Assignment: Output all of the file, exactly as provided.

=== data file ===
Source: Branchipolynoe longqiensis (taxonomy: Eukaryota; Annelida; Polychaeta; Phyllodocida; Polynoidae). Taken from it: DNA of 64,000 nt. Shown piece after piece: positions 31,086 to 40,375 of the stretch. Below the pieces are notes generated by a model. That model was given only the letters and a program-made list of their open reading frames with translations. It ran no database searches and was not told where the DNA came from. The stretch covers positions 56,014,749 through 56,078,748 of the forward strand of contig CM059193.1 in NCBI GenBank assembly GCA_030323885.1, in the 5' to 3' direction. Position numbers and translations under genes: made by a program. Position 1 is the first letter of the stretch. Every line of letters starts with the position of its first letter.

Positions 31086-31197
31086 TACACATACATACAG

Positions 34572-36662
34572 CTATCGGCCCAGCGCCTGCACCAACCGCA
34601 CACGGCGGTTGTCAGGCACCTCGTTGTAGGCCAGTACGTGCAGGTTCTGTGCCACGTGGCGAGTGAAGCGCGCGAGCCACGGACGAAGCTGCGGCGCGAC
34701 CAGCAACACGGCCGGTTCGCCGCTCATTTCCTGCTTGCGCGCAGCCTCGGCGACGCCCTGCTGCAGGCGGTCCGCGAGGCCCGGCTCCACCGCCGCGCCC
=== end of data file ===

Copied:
Source: Branchipolynoe longqiensis (taxonomy: Eukaryota; Annelida; Polychaeta; Phyllodocida; Polynoidae). Taken from it: DNA of 64,000 nt. Shown piece after piece: positions 31,086 to 40,375 of the stretch. Below the pieces are notes generated by a model. That model was given only the letters and a program-made list of their open reading frames with translations. It ran no database searches and was not told where the DNA came from. The stretch covers positions 56,014,749 through 56,078,748 of the forward strand of contig CM059193.1 in NCBI GenBank assembly GCA_030323885.1, in the 5' to 3' direction. Position numbers and translations under genes: made by a program. Position 1 is the first letter of the stretch. Every line of letters starts with the position of its first letter.

Positions 31086-31197
31086 TACACATACATACAG

Positions 34572-36662
34572 CTATCGGCCCAGCGCCTGCACCAACCGCA
34601 CACGGCGGTTGTCAGGCACCTCGTTGTAGGCCAGTACGTGCAGGTTCTGTGCCACGTGGCGAGTGAAGCGCGCGAGCCACGGACGAAGCTGCGGCGCGAC
34701 CAGCAACACGGCCGGTTCGCCGCTCATTTCCTGCTTGCGCGCAGCCTCGGCGACGCCCTGCTGCAGGCGGTCCGCGAGGCCCGGCTCCACCGCCGCGCCC